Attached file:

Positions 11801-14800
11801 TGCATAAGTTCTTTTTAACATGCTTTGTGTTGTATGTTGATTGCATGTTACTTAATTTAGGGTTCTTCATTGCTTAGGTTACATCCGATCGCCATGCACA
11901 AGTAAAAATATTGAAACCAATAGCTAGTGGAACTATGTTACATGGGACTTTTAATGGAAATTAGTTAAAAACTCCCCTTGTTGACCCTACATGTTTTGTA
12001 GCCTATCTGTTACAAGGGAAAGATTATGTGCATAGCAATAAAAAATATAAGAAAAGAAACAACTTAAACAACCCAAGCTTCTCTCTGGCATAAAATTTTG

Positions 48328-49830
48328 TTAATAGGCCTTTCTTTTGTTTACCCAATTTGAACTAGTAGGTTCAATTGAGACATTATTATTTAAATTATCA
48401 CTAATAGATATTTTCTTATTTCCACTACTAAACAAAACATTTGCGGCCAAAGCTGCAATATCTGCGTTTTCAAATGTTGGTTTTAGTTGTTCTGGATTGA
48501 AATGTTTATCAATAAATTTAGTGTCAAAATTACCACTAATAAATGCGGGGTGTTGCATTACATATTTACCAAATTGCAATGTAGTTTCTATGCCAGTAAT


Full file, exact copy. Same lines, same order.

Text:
Positions 11801-14800
11801 TGCATAAGTTCTTTTTAACATGCTTTGTGTTGTATGTTGATTGCATGTTACTTAATTTAGGGTTCTTCATTGCTTAGGTTACATCCGATCGCCATGCACA
11901 AGTAAAAATATTGAAACCAATAGCTAGTGGAACTATGTTACATGGGACTTTTAATGGAAATTAGTTAAAAACTCCCCTTGTTGACCCTACATGTTTTGTA
12001 GCCTATCTGTTACAAGGGAAAGATTATGTGCATAGCAATAAAAAATATAAGAAAAGAAACAACTTAAACAACCCAAGCTTCTCTCTGGCATAAAATTTTG

Positions 48328-49830
48328 TTAATAGGCCTTTCTTTTGTTTACCCAATTTGAACTAGTAGGTTCAATTGAGACATTATTATTTAAATTATCA
48401 CTAATAGATATTTTCTTATTTCCACTACTAAACAAAACATTTGCGGCCAAAGCTGCAATATCTGCGTTTTCAAATGTTGGTTTTAGTTGTTCTGGATTGA
48501 AATGTTTATCAATAAATTTAGTGTCAAAATTACCACTAATAAATGCGGGGTGTTGCATTACATATTTACCAAATTGCAATGTAGTTTCTATGCCAGTAAT